A 20-year-old University of Pittsburgh student was found dead in her off-campus home Sunday with blunt force trauma injuries, and officials are investigating the incident as a homicide.
Authorities were called to Russian-born Alina Sheykhet's home around 9 a.m. after her parents found her unresponsive on the second floor of the residence, the Pittsburgh Police said in a news release.
Sheykhet's roommates originally thought she was still sleeping, but Sheykhet's brother, Artem, 25, told KDKA-TV she was found unresponsive on the floor after her father forced open the door to her room. Artem, who was celebrating his birthday, told the television station he believed she was murdered.
The Allegheny County medical examiner ruled the death a homicide, but didn't specify what, where or how Sheykhet was struck on her body or what type of object may have been used.
Neighbors reported a party at the residence Saturday night, attended by about 30 people, but police haven't said whether that's a part of their investigation.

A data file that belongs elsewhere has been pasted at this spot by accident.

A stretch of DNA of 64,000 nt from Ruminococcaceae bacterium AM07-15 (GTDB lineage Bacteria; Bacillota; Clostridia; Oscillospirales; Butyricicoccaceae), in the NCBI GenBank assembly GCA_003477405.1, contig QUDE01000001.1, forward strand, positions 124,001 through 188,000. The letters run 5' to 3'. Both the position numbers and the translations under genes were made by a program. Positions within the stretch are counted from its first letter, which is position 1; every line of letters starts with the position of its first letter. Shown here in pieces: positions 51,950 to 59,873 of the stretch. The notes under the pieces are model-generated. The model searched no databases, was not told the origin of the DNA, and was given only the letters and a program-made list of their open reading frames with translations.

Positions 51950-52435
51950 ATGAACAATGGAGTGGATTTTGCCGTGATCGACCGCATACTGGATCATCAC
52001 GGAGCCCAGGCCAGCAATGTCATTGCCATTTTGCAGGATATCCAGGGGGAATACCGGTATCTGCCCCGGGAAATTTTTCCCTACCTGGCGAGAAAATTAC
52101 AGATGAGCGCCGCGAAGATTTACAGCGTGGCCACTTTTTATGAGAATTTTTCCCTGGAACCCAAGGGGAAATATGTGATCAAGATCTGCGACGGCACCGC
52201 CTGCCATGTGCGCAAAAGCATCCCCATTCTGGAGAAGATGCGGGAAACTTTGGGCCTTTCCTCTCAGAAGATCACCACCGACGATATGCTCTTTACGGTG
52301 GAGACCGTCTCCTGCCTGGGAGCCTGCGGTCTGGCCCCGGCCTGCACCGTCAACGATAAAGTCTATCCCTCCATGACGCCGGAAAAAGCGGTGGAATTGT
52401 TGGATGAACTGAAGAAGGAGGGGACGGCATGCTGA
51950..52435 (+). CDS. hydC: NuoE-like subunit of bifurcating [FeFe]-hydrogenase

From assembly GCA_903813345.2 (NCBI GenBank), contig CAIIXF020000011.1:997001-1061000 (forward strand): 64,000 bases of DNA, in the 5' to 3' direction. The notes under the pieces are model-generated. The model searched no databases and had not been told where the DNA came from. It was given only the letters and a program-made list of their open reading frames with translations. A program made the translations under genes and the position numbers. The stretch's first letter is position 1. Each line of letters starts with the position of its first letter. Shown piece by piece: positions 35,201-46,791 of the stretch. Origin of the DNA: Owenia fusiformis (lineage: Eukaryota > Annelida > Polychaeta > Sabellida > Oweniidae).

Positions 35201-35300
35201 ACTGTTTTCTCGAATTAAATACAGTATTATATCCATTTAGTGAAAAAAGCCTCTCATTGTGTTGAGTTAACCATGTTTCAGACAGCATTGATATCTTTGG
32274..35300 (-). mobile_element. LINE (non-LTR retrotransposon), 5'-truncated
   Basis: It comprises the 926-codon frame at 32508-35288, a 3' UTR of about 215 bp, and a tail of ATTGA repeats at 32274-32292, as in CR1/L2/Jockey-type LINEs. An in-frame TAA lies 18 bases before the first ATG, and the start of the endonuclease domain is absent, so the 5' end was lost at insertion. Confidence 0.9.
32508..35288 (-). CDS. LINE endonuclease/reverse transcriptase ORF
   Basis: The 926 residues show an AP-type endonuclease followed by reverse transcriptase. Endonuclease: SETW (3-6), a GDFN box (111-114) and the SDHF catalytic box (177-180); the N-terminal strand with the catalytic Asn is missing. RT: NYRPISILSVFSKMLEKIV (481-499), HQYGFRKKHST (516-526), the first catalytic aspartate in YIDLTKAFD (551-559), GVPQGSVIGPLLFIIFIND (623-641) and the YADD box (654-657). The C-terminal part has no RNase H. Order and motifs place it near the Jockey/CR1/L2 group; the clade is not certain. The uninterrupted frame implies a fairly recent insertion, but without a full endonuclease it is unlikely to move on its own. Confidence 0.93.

The house is located in an area where many Pitt students live in off-campus housing. Several said they were "shocked" by the apparent murder.
“You don’t really hear about this often here. You hear about small stuff like robberies or people falling off buildings, but you never hear of a murder," Pitt sophomore James Hennessy told WTAE-TV. "So I’m really shocked. Kind of scary."
Sheykhet attended Montour High School in Robinson Township, a Pittsburgh suburb, after moving from Ivanovo, Russia, according to her Facebook page. The social media page doesn't say how long ago Sheykhet came to the country.
A friend of Sheykhet told the Pittsburgh Post-Gazette she was a "talented, careful person."
"I could go on and on about how much of a wonderful person she is," Mark Schlaegle, a former classmate and friend from Montour High School, told the paper. "Alina was the most beautiful, open-minded, talented, careful person."
The university issued a statement expressing sadness and extending "its deepest sympathies to the student's family and those who knew her." The school planned to have counselors available Monday to students who requested them.
The statement also suggested authorities know more than they're letting on about who, or how, Sheykhet was killed than they've stated publicly, saying, "Police do not believe the situation, which occurred off campus, provides further threat to the University community."
Campus police were working with the city's Violent Crime Unit on the investigation.
The Associated Press contributed to this report.